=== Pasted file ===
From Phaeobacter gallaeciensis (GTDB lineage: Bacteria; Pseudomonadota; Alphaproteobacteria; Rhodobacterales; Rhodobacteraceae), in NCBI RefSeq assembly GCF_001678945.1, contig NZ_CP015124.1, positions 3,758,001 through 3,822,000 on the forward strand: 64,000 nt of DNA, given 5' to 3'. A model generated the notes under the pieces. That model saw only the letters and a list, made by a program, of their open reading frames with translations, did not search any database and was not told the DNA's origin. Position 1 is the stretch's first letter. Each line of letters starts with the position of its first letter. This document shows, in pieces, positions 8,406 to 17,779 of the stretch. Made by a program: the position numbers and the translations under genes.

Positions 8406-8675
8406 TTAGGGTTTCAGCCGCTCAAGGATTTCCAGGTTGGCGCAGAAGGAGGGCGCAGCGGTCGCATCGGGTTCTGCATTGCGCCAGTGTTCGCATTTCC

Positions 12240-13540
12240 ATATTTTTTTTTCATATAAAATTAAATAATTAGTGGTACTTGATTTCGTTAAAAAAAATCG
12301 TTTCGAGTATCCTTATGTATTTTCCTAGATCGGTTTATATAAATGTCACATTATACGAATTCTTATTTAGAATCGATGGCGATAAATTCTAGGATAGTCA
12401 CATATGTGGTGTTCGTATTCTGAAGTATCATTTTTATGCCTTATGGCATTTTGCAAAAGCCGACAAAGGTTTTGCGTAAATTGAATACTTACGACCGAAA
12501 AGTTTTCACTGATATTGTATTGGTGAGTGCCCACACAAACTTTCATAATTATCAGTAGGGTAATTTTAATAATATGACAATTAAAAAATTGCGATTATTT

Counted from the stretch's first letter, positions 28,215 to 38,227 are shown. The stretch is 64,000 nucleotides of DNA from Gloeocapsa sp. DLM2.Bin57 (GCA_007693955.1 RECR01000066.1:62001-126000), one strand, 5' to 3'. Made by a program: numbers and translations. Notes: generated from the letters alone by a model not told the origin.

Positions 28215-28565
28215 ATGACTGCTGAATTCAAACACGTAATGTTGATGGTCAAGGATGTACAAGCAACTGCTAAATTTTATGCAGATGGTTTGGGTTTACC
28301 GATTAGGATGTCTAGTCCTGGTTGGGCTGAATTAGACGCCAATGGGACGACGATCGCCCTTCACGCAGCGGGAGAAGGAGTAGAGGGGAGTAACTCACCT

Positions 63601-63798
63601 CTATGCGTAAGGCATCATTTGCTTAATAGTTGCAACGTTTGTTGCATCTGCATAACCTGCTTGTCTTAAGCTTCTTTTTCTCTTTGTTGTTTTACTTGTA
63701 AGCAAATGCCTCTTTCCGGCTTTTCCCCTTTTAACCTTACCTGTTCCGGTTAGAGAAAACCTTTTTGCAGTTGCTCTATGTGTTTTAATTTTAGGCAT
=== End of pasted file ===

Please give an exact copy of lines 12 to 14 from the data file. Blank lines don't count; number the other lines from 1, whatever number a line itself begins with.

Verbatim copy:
28301 GATTAGGATGTCTAGTCCTGGTTGGGCTGAATTAGACGCCAATGGGACGACGATCGCCCTTCACGCAGCGGGAGAAGGAGTAGAGGGGAGTAACTCACCT

Positions 63601-63798
63601 CTATGCGTAAGGCATCATTTGCTTAATAGTTGCAACGTTTGTTGCATCTGCATAACCTGCTTGTCTTAAGCTTCTTTTTCTCTTTGTTGTTTTACTTGTA